proving heartier--despite the Zombie Detective's promotional slogan "Sign
on to AOL or we track you down and kill you." 

In fact, AOL's efforts leave a trail of failed keywords.  Bernie Siegel,
the author of "Love, Medicine, & Miracles," found only disappointment. 
Keyword "Bernie"  didn't last a year on AOL.  And neither did Keyword Bonk
--"a twisted literary spin on trivia, ranging from Hamlet to Spider-man". 
In the section of an on-line announcement titled "Why?  Why?  Why?" the
Motley Fool explained why they'd shut down their Hollywood column,
"Follywood". "Well, to cut to the chase...we didn't draw enough people to
our area to sustain it financially." 

In fact, Ted Leonsis recently conceded to Cowles Business Media that in
1995, 40% of the hours used on AOL were spent in chat rooms.  AOL
originally hoped to generate advertising revenue from the content on AOL,
but in a kind of concession, they've simply placed ads next to the chat
rooms.  Later this month, AOL hopes to extend this strategy--by placing
ads on their user's mailboxes. 

Unfortunately, AOL's corporate culture may hamper that effort too.  Wired
News recently cited an International Herald Tribune report that AOL's
Britain users received a new user contract "giving the company 'the right
to monitor or disclose' email or other data to police or security
officials..."  And AOL's efforts against busy signals have also stirred
suspicion. Though their television ads to proclaim that "You may have
noticed--it's getting better," a recently-released study indicates AOL
still showed a call-failure rate of 60.3 percent for the month of
March--twice as bad as any of its competitors. 
(,4,10151,00.html)  (AOL's problems have
legitimized the company which produced the study.  "Inverse was first
noticed by the news media when AOL was sued by disgruntled subscribers,"
their web site announces proudly.

Everyone's becoming uncharitable.  In a post signed "The LORD bless you,
and keep you" in alt.religion.christina.calvary-chapel, an AOL subscriber
complains that posts sent on April 19 didn't appear on the AOL system
until April 22.  "I've had some bad ISP's but that beats them all except
the one that couldn't get ANY post past their own system." Meanwhile, in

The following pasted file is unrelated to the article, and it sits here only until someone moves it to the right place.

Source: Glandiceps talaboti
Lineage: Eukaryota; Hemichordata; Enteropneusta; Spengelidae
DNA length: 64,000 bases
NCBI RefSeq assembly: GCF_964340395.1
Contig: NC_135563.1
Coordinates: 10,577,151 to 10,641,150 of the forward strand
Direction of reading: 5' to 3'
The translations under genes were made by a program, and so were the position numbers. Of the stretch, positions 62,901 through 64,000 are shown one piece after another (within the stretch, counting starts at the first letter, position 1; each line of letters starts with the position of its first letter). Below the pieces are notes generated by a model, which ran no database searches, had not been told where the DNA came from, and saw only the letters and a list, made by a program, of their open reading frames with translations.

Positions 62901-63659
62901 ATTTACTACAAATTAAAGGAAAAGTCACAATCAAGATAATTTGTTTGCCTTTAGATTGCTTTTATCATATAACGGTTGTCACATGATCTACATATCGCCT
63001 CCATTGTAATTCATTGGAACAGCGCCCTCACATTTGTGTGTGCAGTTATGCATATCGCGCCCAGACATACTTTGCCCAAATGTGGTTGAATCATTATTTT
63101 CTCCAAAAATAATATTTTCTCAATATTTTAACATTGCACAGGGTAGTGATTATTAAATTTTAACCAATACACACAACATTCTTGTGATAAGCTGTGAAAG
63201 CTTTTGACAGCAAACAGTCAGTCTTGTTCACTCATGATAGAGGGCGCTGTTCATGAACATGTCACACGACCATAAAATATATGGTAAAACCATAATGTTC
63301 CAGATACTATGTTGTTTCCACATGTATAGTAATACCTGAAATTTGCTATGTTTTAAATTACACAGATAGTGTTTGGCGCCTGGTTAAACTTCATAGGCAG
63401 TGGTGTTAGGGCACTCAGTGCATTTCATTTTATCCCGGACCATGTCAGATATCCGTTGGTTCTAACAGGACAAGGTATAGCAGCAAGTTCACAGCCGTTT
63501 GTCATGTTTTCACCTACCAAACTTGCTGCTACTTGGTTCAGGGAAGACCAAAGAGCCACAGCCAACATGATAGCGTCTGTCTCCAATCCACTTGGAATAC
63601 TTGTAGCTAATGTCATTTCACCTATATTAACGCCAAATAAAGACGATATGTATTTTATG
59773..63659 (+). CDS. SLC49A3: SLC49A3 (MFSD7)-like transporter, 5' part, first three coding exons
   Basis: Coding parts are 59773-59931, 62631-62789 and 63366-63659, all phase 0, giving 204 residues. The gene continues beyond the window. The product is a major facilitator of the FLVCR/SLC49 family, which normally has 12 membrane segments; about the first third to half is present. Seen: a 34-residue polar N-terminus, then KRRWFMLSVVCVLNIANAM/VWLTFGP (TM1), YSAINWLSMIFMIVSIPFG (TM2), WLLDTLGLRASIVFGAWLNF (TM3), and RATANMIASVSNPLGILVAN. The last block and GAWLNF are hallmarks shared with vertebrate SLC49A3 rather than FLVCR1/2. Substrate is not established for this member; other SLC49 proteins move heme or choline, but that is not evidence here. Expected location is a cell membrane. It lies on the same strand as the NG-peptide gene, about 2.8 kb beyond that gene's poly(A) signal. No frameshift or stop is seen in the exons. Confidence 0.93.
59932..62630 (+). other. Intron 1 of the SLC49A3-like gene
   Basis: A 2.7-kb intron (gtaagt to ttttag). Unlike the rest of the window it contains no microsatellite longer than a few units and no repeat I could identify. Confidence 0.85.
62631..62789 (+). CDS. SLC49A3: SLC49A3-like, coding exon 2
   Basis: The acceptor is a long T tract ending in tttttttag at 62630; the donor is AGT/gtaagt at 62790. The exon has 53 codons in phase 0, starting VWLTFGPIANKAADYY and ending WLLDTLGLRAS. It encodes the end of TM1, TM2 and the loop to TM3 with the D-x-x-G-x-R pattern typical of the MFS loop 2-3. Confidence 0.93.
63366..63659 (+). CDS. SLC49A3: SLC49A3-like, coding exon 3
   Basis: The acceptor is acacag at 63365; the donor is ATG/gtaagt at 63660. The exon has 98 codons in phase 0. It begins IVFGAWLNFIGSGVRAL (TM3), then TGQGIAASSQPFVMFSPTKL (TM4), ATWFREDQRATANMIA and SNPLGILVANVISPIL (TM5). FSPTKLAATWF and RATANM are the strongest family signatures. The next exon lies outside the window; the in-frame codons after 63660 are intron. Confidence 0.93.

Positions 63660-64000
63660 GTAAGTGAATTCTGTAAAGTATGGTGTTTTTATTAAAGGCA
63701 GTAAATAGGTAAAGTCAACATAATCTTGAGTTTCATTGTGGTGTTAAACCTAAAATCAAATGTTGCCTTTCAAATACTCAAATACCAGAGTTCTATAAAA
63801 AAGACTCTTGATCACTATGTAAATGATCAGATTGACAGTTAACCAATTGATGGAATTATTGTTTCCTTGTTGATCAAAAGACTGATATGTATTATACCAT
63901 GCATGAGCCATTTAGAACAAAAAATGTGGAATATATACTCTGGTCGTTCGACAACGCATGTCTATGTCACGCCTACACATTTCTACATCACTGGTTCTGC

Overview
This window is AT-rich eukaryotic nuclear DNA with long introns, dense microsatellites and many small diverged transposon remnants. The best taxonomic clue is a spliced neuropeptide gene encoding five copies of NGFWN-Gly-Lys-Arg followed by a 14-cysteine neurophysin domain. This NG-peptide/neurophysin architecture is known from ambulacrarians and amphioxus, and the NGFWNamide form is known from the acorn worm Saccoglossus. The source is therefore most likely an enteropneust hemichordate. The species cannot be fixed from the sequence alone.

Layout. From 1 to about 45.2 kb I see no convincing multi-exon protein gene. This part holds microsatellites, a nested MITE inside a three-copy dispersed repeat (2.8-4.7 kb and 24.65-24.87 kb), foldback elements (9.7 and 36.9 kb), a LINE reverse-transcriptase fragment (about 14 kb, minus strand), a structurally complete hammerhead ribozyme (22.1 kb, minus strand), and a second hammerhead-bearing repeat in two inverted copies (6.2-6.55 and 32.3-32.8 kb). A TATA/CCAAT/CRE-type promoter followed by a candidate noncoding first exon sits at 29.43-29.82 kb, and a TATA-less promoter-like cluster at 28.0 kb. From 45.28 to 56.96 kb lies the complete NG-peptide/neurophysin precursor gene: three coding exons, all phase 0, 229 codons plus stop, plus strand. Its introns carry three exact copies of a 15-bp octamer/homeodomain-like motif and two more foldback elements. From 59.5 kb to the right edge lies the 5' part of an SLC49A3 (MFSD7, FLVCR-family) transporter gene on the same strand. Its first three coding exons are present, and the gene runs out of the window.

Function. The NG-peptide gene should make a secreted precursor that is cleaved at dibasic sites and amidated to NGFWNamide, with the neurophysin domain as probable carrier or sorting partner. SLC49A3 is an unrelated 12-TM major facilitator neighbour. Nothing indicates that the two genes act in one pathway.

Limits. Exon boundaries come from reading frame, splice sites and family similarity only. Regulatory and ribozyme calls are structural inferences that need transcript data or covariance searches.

an April 22 post titled "AOL still screwing up rec.guns"  one user vents
their frustration.  "[T]his morning's new phenom was the last straw --
'find new' suggested that 7124 'new' messages had been posted in the 10
hours since I checked last night and found 1 new post.  Clicking on 'list
unread' brought up 124 messages from 2 weeks ago."

Subscribers are getting angry--even actor Danny DeVito.  "I'm not blaming
AOL," he told Red Herring magazine, "but if I had a guy's aorta in one
hand and a needle in the other, and a doctor in Sweden was telling me how
to do a stitch, and all of a sudden I got 'Your session has been
interrupted,' I would be pissed off."

It seems that while the internet's grass roots critics develop, newspapers
still have a role:  covering AOL's missteps.  In fact, one year ago,
Chicago Tribune columnist Mike Royko uncovered the experiences of an AOL
customer who received an unusual letter from AOL customer service.  "Dear
Fucking Dennis L'Heureux:  America Online values you as a customer and
wants to reinstate your membership as soon as possible."

Probing the story, the Pulitzer prize-winning columnist found the unlucky
corporate executive had quarreled with an AOL customer service
representative.  When Royko pressed AOL for an explanation, they confessed
they didn't know how or why the expletive was added. 

"Lucky for AOL and Mr. Case that it didn't happen to Ted Kaczynski," Royko
commented.  Shortly before his death, he added this comment to his profile
on AOL. 

"On-line is OK," he wrote, "but a tavern is better." 


Recently AOL's customer service center received a prank phone call from
the hacker named Dr. Ill.  "Some of my friends who have AOL say they get
something called 'cybersex'," he asked the representative.  His question: 
"Does this cost extra?"  ( 

	[A screen-shot of the hacked New York Times area has been placed